How I Met My Husband
Updated: Feb 6, 2019
I was supposed to be in Nepal that weekend. I had planned for months and saved so much money to go to Nepal. My flight was scheduled to depart of October 15th, but China Southern Airlines alerted me on the 13th that political unrest had halted fuel shipments into Kathmandu.
My then-boyfriend was unsympathetic. He didn't understand why I was going. The airline was able to refund my ticket price, but the insurance company doesn't cover political issues, which left me $2500 in the hole.
I unpacked my suitcase, called my friend Ari from Portland, and turned my phone off for a couple days so I could recover, emotionally.
A couple weeks before, I had been introduced to Indian dance parties. I won free tickets to the gold-themed Jai Ho party by Bollywood Dreams Entertainment. I loved the music and the environment. I had always wanted to work in entertainment, so I took to these events like a moth to a lightbulb. DJ Prashant was the one who taught me to play Dandiya, an Indian line dance with sticks you tap together in a pattern.
C.R.Y, an Indian charity focused on the welfare of children, was hosting a fundraiser that Friday. Ari and I got dressed up and headed to meet her friend, Vinay.
In the Safeway parking lot, we met Vinay and his co-worker, Ravi.
The four of us went to Curry Point in Bellevue for dinner. We ordered fish fry, daal chaval, and a few other dishes to share. I don't think I even looked at him twice when we first met. I only remember that he was wearing these torn up, light washed jeans and a "Cheese, please" tee shirt with a picture of a pizza on it.
He and I didn't speak much initially, other than him complimenting my beaded juttis. I remember rolling my eyes when he said he didn't dance. It wasn't love at first sight, but I definitely got closer to him throughout the night.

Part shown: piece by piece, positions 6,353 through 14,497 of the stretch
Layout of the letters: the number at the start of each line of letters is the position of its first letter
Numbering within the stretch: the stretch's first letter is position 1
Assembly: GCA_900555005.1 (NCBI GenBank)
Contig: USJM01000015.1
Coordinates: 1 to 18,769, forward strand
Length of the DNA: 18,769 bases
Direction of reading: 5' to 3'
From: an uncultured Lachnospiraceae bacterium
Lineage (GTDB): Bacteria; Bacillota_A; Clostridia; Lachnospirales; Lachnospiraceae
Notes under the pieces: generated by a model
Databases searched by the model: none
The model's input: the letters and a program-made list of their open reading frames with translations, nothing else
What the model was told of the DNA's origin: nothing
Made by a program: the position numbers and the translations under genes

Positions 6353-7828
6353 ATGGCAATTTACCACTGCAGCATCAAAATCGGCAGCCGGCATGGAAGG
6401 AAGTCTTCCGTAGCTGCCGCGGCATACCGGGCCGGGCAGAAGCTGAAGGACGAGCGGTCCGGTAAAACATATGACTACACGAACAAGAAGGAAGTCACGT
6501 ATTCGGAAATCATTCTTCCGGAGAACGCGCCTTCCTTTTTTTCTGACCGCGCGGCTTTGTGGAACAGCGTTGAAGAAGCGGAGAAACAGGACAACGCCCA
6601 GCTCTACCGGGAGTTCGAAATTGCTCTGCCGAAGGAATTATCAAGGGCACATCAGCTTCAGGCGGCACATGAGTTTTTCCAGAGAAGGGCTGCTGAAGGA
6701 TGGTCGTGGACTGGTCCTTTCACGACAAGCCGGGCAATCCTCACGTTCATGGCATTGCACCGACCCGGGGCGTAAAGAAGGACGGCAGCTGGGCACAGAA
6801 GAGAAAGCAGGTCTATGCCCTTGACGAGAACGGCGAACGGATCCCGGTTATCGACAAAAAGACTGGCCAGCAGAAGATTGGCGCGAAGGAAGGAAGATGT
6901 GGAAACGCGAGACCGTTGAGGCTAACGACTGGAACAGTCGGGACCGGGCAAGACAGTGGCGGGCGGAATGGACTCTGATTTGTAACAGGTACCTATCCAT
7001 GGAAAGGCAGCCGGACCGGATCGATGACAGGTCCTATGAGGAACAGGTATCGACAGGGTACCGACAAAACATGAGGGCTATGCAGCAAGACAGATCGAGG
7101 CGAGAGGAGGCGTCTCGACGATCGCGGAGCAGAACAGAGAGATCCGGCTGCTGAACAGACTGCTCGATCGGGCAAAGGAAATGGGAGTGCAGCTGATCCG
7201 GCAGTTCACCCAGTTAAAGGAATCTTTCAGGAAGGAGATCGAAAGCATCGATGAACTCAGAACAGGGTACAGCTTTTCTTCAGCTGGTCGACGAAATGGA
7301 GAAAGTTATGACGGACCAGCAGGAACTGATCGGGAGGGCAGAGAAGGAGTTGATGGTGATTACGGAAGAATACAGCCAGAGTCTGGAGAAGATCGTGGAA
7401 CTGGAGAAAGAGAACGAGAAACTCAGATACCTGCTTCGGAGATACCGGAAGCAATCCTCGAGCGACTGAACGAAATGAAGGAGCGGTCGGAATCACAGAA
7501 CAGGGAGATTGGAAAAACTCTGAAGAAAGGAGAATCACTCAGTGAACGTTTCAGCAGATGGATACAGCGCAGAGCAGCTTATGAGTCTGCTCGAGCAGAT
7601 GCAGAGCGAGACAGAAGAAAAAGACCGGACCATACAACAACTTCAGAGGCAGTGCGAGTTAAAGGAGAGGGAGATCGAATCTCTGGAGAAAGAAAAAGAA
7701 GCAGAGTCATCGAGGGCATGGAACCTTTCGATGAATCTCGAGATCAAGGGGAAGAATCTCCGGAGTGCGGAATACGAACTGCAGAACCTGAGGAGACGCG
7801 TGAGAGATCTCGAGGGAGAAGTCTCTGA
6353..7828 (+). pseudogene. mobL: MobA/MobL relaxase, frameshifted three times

A group of us had stepped out onto the balcony to have a sip of whatever what in the flask. Ravi seemed way too proud, so I cracked a joke about his manhood to cut him down a few levels. I cut the small crowd to follow up with a hug, so he didn't think I was just being rude.
After that, I couldn't leave him alone. I followed him around like a puppy. He was intriguing and had this "bad boy" façade that I was so interested to infiltrate. He was very magnetic for me.
As the boys dropped Ari and myself off at her Airbnb, Ravi kissed my cheek. My whole body blushed. I gave him my phone number and waved him goodnight.
The next night, the four of us made plans to go out again. We met at Amber, a bar on 1st Ave in Seattle. There was tension- the good kind. Ari and I sipped mango martinis. We danced.
Ravi was chivalrous. He wanted to make sure everyone was comfortable and attended to. We walked to Foundation nightclub together. I lived 200 feet from this club for over a year and had never been.
It was loud and full and I didn't care for the music. Ravi watched the DJ. I sang the songs I knew.
Ari and I were invited into the VIP area at some point. We joined the party, but I kept looking over at Ravi. He was clean shaven and well dressed. He stood on his own, gently swaying, and sipping his drink. I watched him for a long time before he turned on his heel and quickly walked.
I immediately panicked- I thought he was upset that we'd abandoned him. I practically ran out of the club after him. He was on his phone, facing the street. I grabbed his shoulder to turn him towards me and I kissed him.
That was it. He was mine from then. We took our first road trip to Portland two weeks later. He met my parents that weekend. I moved in with him within a month. We wasted no time. I've never been so genuinely satisfied.
Everyone asks whether we felt it was too soon, but I always say the same thing- when you know, you know. Ravi literally feels like an extension of myself. He is my other person. How long are you supposed to wait once you realize something like that?
This morning he reminded me of something his mother always told him- 'all things happen for good'. I think about that every time I think about Nepal. My life would have been totally different. I'd have never found my lobster.